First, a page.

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Postby andrew_s » 12 Sep 2008, 10:28pm

glueman wrote:The absolute zenith of cotton duck bag attachments was made by a bloke who plied his trade for a few brief years at York Rally. It was an act of pure stupidity that I never bought one.
It was a kind of aluminium (?) bracket with a slot that attached to the saddle into which a substantial wooden dowel that fixed to the bag was placed that became the carrying handle. Or something like that. It pushed all my Practical Fettler buttons, was fairly attractive and worked cos I know people who bought them.


The Kwiklift, sold by a Mr W.G.Lord, I believe.

The bracket that attached to the saddle was custom designed for each model of saddle, with the cutouts for the saddle rails in the square tubing differing.
The saddlebag part could be either a wooden dowel with a bolt in each end, or (more expensive) an aluminium cylinder with bag support, as in this one.

Image
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The only problem I had was a bit of a rattle (which the plastic tubing on the support failed to fully suppress), and that it's a 1 saddlebag, 1 bike solution now I can't get a second support. I use a Bagman QR now, because I can clip any saddlebag to it (Barley -> Super-C).
A suggested improvement I've head would be to replace the 2 end bolts in the dowel by a rear wheel QR. It would make the support attachments in the aluminium version tricky though.

glueman
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Postby glueman » 13 Sep 2008, 8:11am

The very thing. The Bagman is the natural inheritor of Mr Lord's genius but doesn't look so much like a bouncing bomb sight.
On the subject of squeaks and rattles - and a club run of Carradice user's can sound like the original Tambourine Man - I line the saddlebag with one of those closed cell foam seat pads. Deadens the sound, protects delicate contents and handy for damp rest stops. I may have already said that.

Thanks for that info andrew. Was the Fullers' tasty?

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andrew_s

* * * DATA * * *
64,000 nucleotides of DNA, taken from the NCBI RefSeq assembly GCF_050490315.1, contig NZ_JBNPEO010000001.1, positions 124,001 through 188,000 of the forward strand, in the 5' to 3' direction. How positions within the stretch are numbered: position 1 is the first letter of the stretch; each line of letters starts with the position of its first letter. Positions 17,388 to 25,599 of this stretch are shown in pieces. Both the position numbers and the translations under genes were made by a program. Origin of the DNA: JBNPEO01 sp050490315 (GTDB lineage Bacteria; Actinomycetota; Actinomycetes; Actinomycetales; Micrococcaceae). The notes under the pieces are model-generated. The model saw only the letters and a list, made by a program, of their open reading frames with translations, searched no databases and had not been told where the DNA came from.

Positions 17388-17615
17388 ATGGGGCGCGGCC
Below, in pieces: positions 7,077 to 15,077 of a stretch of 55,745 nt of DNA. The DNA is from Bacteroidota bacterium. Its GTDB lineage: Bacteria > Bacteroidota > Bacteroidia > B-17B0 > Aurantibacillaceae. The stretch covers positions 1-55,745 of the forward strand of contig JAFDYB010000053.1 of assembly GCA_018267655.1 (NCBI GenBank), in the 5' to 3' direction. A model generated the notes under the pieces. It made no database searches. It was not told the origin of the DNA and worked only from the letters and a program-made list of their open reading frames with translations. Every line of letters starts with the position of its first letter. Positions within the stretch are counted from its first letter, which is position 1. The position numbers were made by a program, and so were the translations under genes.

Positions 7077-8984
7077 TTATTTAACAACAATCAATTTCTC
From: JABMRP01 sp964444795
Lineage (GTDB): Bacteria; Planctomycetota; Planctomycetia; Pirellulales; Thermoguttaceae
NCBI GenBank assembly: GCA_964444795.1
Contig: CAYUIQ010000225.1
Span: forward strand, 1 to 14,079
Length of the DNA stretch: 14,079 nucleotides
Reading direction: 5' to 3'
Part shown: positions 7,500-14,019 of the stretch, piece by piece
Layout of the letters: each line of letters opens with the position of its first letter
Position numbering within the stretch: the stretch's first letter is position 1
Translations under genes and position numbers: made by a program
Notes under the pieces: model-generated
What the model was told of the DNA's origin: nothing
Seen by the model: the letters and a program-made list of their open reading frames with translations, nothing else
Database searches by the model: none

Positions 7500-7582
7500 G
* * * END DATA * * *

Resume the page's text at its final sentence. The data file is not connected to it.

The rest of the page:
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Postby andrew_s » 13 Sep 2008, 3:47pm

glueman wrote:Was the Fullers' tasty?

It was indeed. It was a one-off bottle that had lurked in the back of the cupboard. The oldest I've got now is 2003

thirdcrank
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Postby thirdcrank » 13 Sep 2008, 4:19pm

This just brings me back to my oft-recounted conversation with the Brooks rep at the York Rally who told me that there was no demand for saddles with bagloops.

A whole cottage-industry spawned which made heath robinson look minimalist.

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Kevin K
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Postby Kevin K » 13 Sep 2008, 4:36pm

Here's another, rather elegant, option for a saddlebag quick release.

On a separate note, does anyone carry a laptop in their saddlebag? I have a small, light, laptop which I carry in my pannier, suitably protected by a neoprene and closed cell foam case. The case is small enough to go in a Camper Longflap (along with my other commuting gear; 5Kg in total); anyone see any problems with this idea?

thirdcrank
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Postby thirdcrank » 13 Sep 2008, 4:42pm

kwkirby02

The irony of that elegant looking solution, is that my 'chum' from Brooks emphasised that most of their market was abroad and that the saddlebag was only a UK thing.

Your solution is priced in $ and quite a lot of them.

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Kevin K
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Postby Kevin K » 13 Sep 2008, 9:11pm

Your solution is priced in $ and quite a lot of them.
Agreed it isn't cheap, but it is nice.

AndyB
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Postby AndyB » 14 Sep 2008, 10:18pm

kwkirby02 wrote:On a separate note, does anyone carry a laptop in their saddlebag? I have a small, light, laptop which I carry in my pannier, suitably protected by a neoprene and closed cell foam case. The case is small enough to go in a Camper Longflap (along with my other commuting gear; 5Kg in total); anyone see any problems with this idea?


I occasionally carry mine, a 17" Apple Macbook Pro, also in a Camper Longflap. I just wrap it in an old t-shirt and a bubble-wrap bag. It has not broken so far!

willem jongman
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Postby willem jongman » 26 Nov 2008, 9:10pm

How about this Nitto saddle bag grip: http://www.rivbike.com/products/list/ba ... uct=20-109
Willem